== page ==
Girls and Boys and Books, Yet Again

Oh, no! The YA publishing industry is dominated by girls! Girls reading books, girls writing books, girls actually allowed to be main characters in books . . . It’s out of control and it has to stop, says Robert Lipsyte in his recent New York Times essay, Boys and Reading: Is There Any Hope?

Fortunately for all of us, Aja Romano has now published a brilliant response to this rubbish. Unlike Mr Lipsyte’s essay, Ms Romano’s article is full of facts and logic and common sense, and is written by someone who’s actually familiar with contemporary YA literature. It’s well worth a read.

EDITED TO ADD: Tea Cozy has a great post about this, which includes a link to another brilliant response by Saundra Mitchell, who also posted a long list of YA books about boys.

3 thoughts on “Girls and Boys and Books, Yet Again”

  1. Maybe the reason why boys are often seen to be reluctant readers is because people try to give them awful “boy’s books” to convince them otherwise! Like Huckleberry Finn! (Personal bias there, I’ll admit, but I just really didn’t like it when I was forced to read it for school.) Luckily for me, I actually enjoyed most of the books I had to read in high school, and looking back on the list in light of having read both the Lipsyte article and the Romano article, I was struck by the fact that they mostly feature a female main character. We read ‘Tomorrow, When the War Began’ (by John Marsden), ‘Looking for Alibrandi’ (by Melina Marchetta), ‘Wolf’ (by Gillian Cross), ‘Wuthering Heights’ (by Emily Bronte). And this was in a co-ed school and I can’t remember any of the boys in my class complaining that the books they were expected to read were too girly or that they were unable to relate to them. Many went on to read the rest of the Tomorrow series, where the narrator and main character is a girl. I mean, the stories were great, so why shouldn’t they appeal to readers of both genders?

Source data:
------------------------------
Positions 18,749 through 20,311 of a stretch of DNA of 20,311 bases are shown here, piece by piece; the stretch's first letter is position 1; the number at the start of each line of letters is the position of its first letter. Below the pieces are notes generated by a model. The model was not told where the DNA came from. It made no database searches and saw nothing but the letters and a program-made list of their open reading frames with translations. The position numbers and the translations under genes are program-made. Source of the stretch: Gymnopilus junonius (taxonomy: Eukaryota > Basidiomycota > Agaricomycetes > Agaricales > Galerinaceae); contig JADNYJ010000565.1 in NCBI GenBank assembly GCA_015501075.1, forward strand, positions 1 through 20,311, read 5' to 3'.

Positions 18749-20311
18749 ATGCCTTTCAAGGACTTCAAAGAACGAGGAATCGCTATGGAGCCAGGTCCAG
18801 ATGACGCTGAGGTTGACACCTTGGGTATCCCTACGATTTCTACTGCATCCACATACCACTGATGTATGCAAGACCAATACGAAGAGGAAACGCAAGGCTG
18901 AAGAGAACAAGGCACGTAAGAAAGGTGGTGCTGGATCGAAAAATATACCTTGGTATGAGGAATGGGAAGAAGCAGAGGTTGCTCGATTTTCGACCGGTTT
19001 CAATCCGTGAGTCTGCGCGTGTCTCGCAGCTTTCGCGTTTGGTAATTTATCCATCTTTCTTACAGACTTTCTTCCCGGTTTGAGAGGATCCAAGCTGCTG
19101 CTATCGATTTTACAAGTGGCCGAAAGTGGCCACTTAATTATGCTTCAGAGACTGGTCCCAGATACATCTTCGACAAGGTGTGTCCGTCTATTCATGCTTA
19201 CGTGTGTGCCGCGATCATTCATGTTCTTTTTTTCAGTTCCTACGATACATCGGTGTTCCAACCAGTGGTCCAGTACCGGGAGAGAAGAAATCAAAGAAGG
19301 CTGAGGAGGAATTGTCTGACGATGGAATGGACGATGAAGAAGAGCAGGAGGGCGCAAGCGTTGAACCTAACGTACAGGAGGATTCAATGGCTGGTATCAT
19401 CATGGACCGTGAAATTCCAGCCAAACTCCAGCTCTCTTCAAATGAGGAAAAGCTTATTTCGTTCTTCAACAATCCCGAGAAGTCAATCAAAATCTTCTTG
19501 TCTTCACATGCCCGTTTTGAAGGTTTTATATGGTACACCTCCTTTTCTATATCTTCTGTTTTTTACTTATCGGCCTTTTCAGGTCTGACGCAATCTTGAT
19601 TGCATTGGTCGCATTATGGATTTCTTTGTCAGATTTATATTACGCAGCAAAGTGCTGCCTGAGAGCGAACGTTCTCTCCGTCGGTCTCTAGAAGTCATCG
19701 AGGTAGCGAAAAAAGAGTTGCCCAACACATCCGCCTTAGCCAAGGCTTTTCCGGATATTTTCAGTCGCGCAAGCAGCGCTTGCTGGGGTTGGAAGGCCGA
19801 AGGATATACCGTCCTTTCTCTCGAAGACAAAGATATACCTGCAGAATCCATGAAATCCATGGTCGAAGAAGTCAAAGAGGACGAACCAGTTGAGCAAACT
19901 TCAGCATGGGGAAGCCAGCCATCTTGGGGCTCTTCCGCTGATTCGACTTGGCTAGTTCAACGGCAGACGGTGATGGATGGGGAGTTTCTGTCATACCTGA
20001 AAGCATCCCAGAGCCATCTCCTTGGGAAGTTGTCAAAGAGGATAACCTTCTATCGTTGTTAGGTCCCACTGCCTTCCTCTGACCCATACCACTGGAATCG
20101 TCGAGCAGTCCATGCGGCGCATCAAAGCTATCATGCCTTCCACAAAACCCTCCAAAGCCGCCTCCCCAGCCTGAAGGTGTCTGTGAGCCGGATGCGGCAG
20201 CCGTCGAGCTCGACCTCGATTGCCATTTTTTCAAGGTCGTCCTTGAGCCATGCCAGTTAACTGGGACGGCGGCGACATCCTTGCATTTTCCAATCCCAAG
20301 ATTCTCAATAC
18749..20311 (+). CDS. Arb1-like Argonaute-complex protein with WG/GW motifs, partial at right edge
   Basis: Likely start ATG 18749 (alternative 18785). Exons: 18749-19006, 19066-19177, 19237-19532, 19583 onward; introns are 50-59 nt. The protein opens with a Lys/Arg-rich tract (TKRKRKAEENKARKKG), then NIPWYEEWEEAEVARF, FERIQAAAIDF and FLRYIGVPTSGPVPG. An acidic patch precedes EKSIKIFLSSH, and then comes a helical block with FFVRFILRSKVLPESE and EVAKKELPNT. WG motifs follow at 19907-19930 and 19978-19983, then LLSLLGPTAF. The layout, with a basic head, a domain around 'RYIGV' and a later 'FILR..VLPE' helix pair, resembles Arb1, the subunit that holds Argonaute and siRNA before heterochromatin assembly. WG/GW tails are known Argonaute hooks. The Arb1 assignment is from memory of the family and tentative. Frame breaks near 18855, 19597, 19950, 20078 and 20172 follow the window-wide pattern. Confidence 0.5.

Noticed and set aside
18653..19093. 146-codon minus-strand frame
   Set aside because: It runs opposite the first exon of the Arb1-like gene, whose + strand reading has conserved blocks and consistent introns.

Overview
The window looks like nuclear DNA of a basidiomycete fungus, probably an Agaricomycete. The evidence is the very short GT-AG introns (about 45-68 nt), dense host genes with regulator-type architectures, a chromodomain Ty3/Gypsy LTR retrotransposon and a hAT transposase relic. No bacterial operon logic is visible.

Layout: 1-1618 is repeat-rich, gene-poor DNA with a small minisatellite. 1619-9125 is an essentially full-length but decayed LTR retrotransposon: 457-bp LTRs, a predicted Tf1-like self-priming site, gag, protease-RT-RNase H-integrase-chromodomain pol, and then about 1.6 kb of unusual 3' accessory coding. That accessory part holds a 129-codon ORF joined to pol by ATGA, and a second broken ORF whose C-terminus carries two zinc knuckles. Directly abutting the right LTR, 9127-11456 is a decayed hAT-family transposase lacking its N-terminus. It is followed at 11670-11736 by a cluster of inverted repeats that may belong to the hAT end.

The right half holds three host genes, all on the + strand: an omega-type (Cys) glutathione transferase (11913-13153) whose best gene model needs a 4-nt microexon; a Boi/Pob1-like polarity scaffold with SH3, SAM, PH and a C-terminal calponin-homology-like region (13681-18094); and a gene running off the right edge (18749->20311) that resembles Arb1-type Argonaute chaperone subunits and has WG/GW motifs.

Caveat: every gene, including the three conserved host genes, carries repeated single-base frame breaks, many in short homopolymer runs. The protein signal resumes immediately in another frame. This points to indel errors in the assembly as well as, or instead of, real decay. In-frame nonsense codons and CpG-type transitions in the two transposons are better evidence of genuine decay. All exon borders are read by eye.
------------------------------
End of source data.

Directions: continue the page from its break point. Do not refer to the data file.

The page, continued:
(Of course, no book will ever appeal to all readers, but usually it’s more a matter of the reader’s interest in the subject matter and genre, than the gender of the protagonist.)

    1. That’s so heartening to read about your experiences, especially about the boys’ reactions. I think teenage boy readers are far more intelligent, inquisitive and perceptive than Robert Lipsyte suggests.

  2. And I just remembered another book I read for school: ‘Children of the Dust’, by Louise Lawrence. Children of the Dust is told by three narrators in turn, all three girls. To be honest about this book, it kind of scared me because it was about nuclear war and gave me nightmares, but it was definitely exciting and hard to spot reading once I started it.

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